Why don't we narrow type arguments more frequently

So, I found out that the type level machinery to get restricted type arguments is surprinsingly small nowadays :

testA :: OneOf '[Text] Text
testA = "ok"
-- Type error : 
-- • The provided type 
--   Int
--    does not match any of the type in the provided OneOf list 
--   '[Text]
-- • In the expression: 10
--   In an equation for ‘testB’: testB = 10
testB :: OneOf '[Text] Int
testB = 10
-- Type error : 
-- • You provided an empty type list for your OneOf, so nothing will typecheck, your type is equivalent to Void
-- • In the expression: "qsd"
--   In an equation for ‘testC’: testC = "qsd"
testC :: OneOf '[] Int
testC = "qsd"

type OneOf listOfType target = OneOfAccum '[] listOfType target
type family OneOfAccum consumed listOfType target where
    OneOfAccum '[] '[] target =  TypeError ('Text "You provided an empty type list for your OneOf, so nothing will typecheck, your type is equivalent to Void")
    OneOfAccum _ (target : resOfType) target = target
    OneOfAccum currentAcc (v : resOfType) target = OneOfAccum (v : currentAcc) resOfType target
    OneOfAccum allCons '[] target =  TypeError ('Text "The provided type "
        ':$$: 'ShowType target ':$$: 'Text " does not match any of the type in the provided OneOf type list " ':$$: 'ShowType allCons)

I find this quite nice. Of course it’s not perfect, since the type error only comes out when it typechecks and not in type aliases or type signatures for instance but still, it seems good.
Hence my question, why don’t people use more this feature, and is there anything in base (or a widespread library) similar to this OneOf type family ?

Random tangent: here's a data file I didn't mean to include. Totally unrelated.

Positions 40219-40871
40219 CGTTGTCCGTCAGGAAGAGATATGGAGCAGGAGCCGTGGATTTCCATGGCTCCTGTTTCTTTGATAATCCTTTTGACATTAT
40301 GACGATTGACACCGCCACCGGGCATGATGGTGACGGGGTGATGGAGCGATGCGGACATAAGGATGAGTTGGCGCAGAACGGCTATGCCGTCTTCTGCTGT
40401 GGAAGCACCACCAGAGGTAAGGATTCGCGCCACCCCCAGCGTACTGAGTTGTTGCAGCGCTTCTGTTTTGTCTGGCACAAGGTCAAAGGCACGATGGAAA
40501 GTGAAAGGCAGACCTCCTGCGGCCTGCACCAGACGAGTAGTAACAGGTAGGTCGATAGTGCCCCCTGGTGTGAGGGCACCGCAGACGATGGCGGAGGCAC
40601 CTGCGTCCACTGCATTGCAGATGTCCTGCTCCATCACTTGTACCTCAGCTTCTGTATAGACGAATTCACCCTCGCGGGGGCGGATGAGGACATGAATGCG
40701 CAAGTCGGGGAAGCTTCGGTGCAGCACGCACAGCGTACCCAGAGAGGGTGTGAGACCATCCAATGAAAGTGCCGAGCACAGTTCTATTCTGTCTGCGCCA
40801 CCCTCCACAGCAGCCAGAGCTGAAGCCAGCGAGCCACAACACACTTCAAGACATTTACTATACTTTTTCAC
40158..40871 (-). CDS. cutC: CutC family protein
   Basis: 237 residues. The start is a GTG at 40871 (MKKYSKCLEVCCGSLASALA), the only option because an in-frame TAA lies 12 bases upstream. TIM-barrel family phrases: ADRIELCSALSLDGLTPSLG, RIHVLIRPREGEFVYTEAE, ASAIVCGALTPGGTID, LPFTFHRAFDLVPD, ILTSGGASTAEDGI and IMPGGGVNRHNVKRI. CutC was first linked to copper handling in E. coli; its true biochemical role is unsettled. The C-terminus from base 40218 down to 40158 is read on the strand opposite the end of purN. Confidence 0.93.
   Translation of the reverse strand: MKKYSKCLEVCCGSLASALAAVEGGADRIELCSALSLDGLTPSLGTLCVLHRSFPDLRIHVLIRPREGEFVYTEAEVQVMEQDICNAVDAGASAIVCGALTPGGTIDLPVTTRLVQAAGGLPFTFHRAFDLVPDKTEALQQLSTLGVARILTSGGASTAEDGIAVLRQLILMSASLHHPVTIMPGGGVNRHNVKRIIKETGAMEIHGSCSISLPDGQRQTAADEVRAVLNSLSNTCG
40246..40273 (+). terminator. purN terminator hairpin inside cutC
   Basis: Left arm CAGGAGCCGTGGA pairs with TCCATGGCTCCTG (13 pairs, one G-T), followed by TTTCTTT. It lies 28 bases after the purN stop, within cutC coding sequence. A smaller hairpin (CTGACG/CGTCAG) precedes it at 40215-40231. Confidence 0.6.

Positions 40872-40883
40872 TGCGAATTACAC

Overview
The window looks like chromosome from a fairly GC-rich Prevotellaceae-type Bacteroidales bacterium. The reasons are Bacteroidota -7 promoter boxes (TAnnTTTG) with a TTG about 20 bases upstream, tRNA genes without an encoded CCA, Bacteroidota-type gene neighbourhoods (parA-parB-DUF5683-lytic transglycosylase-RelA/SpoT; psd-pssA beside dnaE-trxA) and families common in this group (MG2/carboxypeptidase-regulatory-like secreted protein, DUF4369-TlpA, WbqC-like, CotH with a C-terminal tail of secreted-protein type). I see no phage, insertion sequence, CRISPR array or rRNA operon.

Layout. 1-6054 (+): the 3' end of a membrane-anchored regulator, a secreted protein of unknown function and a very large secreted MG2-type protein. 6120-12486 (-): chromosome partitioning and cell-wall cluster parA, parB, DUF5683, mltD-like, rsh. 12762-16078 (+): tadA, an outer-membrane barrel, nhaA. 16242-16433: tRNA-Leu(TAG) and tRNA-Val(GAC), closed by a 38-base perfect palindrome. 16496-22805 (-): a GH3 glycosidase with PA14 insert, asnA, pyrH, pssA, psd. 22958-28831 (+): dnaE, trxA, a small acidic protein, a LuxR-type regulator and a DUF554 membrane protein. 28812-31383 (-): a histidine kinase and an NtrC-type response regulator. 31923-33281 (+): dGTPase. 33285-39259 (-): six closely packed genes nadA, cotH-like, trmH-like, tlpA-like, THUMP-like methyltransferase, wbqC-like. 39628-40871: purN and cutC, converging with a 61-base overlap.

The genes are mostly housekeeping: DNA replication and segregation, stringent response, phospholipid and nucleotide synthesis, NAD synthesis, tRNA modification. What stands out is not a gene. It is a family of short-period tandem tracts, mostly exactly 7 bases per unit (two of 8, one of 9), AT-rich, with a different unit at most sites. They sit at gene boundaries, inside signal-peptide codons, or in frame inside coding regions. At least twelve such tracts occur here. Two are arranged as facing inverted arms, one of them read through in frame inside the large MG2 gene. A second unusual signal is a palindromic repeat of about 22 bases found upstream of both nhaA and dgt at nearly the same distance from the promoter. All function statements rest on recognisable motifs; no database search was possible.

Do you have any real world examples of when this would be useful? I can’t remember ever really needing something like this.

I stumbled upon this while thinking of Refactoring proposal on Library name · Issue #8567 · haskell/cabal · GitHub
Admittedly it’s not much of a “need” rather a nice addition.
But I mean, it happens very frequently in my experience to have such a type variable closed under certain assumptions. I’d consider it’s the untagged type level equivalent to sum types at the value level.

More specifically in this example I’d type the cabal library as :

data LibraryMain = LMain
data LibrarySub = LSub UnqualComponentName

-- and : 
library :: Maybe (Library LibraryMain)
subLibraries :: [Library LibrarySub]

-- and : 
data Library libType = Library { libName :: OneOf '[LibraryMain, LibrarySub] libType, etc }

I think I’d do that with GADTs:

data LibType = LibMain | LibSub

type LibName :: LibType -> Type
data LibName a where
  LMain :: LibName LibMain
  LSub :: UnqualComponentName -> LibName LibSub

library :: Maybe (Library LibMain)
subLibraries :: [Library LibSub]

type Library :: LibType -> Type
data Library a = Library { libname :: LibName a, ... }
1 Like

Haha, very nice thanks :slight_smile: . I did try that, but I gave up after trying to use the GADT on the record constructor which felt extremely unfit and required redundancy in fields definition.

I guess that’s an answer then, GADTs should fill most of the requirements for my type family based solution.

PS: A notably better aspect of your solution is that it also fails when simply using the type in a signature when the type argument doesn’t fit.

PS2: Still, why is this design not used more frequently, I feel like most of the time the type level argument is restricted to some types in the signatures and this is not enforced somehow ?